While law schools continue to implement mandatory classes on domestic violence for first-year students, the burden to solve domestic violence cases should not fall on law schools alone, says one Queen’s University law professor.
“The vast majority of issues have to be addressed by those who are in the justice system,” says Bala. “For example I am doing some work with others about having an integrated domestic violence court in Toronto that deals with family law and criminal law cases.”
In fact, spousal violence and spousal homicide has been continually declining, says Bala.
“Major focus has to be on what is being done to educate, support, equip — whether they are lawyers or judges or police,” he says.
The Law Society of Upper Canada has recommended implementing a mandatory domestic violence curriculum by 2015, for the most part law schools already have elements of domestic law education within their standard curriculum.
“We don’t have a discrete course in domestic violence training, but what we do make sure is that students get access and exposure to issues of sexual and domestic violence in some of our mandatory courses,” says Erika Chamberlain, associate dean and professor of law at Western University.
“At Queen’s law school, although officially we don’t identify domestic violence, all students who take criminal law at this law school receive some introductory exposure to domestic violence issues. It is also part of our family law course, which most students take,” says Bala.
Chamberlain says at Western, “Recently we have added courses, for example, in gendered violence to our upper-year curriculum and I think there is a growth in student interest in that area as well. We also have added a clinical program in family law which gives students some real life exposure to those issues.”
Luckily most law students have not have had personal experiences with domestic violence, thus their education on the subject begins at school. Yet, while a general introduction course on domestic violence issues may be useful, it is normally not enough to prepare a student for real-life domestic violence situations.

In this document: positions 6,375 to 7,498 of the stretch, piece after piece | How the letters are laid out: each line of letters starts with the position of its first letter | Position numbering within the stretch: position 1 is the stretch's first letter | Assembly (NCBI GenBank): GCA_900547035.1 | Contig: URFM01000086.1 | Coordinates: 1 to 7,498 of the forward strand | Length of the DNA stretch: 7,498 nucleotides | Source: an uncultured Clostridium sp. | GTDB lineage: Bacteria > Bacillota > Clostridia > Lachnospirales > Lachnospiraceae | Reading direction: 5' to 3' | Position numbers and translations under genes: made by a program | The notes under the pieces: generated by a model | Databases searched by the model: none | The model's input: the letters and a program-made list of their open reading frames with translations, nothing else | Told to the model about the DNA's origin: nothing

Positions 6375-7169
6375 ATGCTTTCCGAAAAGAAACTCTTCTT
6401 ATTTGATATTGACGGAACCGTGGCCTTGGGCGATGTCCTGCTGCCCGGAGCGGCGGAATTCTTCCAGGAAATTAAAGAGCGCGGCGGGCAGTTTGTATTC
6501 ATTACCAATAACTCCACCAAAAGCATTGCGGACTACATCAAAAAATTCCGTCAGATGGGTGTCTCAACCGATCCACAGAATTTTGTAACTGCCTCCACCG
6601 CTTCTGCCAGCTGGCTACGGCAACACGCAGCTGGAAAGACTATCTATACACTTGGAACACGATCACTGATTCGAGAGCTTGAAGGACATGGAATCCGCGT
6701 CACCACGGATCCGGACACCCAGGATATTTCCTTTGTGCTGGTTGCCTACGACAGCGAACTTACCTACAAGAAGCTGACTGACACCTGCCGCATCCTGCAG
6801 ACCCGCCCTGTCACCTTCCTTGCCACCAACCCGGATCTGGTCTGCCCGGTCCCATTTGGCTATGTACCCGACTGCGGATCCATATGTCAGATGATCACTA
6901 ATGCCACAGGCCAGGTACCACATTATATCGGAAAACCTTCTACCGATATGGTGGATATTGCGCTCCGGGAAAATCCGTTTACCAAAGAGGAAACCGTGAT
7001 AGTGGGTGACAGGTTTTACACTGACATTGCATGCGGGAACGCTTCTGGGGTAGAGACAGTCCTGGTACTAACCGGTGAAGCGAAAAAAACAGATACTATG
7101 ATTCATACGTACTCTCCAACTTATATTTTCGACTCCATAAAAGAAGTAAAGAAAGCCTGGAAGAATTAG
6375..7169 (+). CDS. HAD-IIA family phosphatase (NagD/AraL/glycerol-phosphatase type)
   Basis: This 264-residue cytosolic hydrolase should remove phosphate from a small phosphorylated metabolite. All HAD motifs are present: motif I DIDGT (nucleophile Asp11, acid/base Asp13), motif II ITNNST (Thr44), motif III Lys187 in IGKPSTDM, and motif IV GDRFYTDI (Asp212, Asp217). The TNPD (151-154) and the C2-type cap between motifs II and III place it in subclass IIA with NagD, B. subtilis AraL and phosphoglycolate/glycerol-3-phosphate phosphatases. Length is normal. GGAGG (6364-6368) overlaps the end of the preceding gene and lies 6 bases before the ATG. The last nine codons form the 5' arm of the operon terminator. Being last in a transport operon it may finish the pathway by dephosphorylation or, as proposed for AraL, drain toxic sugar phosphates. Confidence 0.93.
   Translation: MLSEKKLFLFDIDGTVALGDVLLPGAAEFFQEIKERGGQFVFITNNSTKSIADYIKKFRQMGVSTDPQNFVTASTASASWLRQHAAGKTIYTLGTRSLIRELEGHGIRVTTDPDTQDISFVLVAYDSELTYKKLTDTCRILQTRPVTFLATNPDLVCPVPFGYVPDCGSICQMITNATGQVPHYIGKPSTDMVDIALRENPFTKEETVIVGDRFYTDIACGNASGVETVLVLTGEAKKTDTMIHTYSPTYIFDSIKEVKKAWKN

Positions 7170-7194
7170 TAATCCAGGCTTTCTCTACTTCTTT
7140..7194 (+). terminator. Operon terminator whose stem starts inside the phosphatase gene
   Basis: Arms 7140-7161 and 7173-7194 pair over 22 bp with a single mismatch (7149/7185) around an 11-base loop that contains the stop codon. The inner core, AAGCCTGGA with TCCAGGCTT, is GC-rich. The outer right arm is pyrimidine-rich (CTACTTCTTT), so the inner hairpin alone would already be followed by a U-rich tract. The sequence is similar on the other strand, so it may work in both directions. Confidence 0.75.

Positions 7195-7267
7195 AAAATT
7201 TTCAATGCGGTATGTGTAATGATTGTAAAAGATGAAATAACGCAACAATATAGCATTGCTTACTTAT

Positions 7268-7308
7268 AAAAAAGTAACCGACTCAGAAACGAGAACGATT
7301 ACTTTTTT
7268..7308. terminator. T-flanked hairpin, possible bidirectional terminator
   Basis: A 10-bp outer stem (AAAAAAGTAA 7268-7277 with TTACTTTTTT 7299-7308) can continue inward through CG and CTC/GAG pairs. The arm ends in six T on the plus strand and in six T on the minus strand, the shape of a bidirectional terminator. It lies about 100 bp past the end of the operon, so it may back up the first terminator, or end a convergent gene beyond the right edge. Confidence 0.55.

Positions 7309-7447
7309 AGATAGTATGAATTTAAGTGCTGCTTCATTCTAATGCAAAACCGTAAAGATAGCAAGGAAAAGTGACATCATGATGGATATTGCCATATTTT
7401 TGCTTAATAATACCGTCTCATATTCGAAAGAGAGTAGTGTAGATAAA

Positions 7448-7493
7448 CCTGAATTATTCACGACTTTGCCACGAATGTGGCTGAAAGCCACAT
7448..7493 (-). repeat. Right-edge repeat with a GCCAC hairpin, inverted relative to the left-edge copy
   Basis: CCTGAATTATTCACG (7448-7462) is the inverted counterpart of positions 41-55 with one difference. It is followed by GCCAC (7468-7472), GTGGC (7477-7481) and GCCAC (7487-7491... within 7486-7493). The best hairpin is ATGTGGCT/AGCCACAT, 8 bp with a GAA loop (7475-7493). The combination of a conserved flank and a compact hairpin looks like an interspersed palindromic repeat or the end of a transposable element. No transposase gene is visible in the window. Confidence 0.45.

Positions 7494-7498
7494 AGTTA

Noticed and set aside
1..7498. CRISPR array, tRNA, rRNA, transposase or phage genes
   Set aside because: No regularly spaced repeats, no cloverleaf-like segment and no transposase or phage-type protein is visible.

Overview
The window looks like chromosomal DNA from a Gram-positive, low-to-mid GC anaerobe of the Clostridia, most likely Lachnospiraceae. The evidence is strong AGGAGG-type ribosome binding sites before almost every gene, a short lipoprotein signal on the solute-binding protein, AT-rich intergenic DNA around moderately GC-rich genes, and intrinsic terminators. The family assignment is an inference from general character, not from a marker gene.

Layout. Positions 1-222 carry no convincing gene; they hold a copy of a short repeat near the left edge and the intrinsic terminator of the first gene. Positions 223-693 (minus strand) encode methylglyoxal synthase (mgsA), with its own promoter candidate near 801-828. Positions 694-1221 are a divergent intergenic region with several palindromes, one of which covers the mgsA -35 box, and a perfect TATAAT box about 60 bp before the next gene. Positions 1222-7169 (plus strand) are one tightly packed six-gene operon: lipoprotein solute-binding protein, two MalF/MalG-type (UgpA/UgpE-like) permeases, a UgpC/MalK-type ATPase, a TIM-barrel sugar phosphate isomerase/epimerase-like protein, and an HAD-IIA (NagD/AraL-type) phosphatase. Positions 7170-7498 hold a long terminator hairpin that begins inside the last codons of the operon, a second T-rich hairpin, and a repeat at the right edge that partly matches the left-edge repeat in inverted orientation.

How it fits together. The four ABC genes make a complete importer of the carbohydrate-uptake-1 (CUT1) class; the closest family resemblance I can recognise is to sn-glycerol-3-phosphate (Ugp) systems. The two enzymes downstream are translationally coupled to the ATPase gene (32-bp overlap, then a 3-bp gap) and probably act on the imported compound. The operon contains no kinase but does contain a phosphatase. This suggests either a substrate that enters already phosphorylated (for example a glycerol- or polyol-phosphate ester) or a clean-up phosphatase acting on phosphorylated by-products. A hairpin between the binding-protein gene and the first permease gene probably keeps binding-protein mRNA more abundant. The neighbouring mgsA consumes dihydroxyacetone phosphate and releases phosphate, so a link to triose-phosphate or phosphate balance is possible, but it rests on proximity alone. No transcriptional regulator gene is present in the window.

Courses in human behaviour and psychology as well as a natural knack for reading people may be more useful in this case. Chamberlain says students who study in criminal and family law areas, as well as participate in clinical programs are best equipped to deal with domestic violence cases.
“A lot of it is really being able to read people, so when people come in to your office, you can pick up on some of those cues and that is not something we can necessarily teach in a classroom,” says Chamberlain.
While the Law Society of Upper Canada does not have authority to dictate curriculum, only suggest it, law schools do take the suggestions seriously, says Bala.
Creating law school curriculum is a complex and lengthy process that must involve careful consideration of many important issues that law students must be educated on via a mandatory curriculum, before moving on to their chosen field of law.
“There is an ongoing discussion in every law school about what should be mandatory and what should be optional, and what should be up to the individual professors,” says Bala.
The primary responsibility for deciding what is a compulsory part of the curriculum rests with the federation of law societies, which identifies a long list of skills and competencies, and it has not put domestic violence on the agenda, says Bala. However, individual law schools can still make certain courses compulsory.
“Law schools are doing all that is legally required,” says Bala. “Domestic violence cuts across many areas, criminal law, family law, wills and estates, real estate law, but the reality is that for some lawyers, it’s not going to be very relevant. So this question of ‘should it be mandatory or not?’ is understandably not self evident.”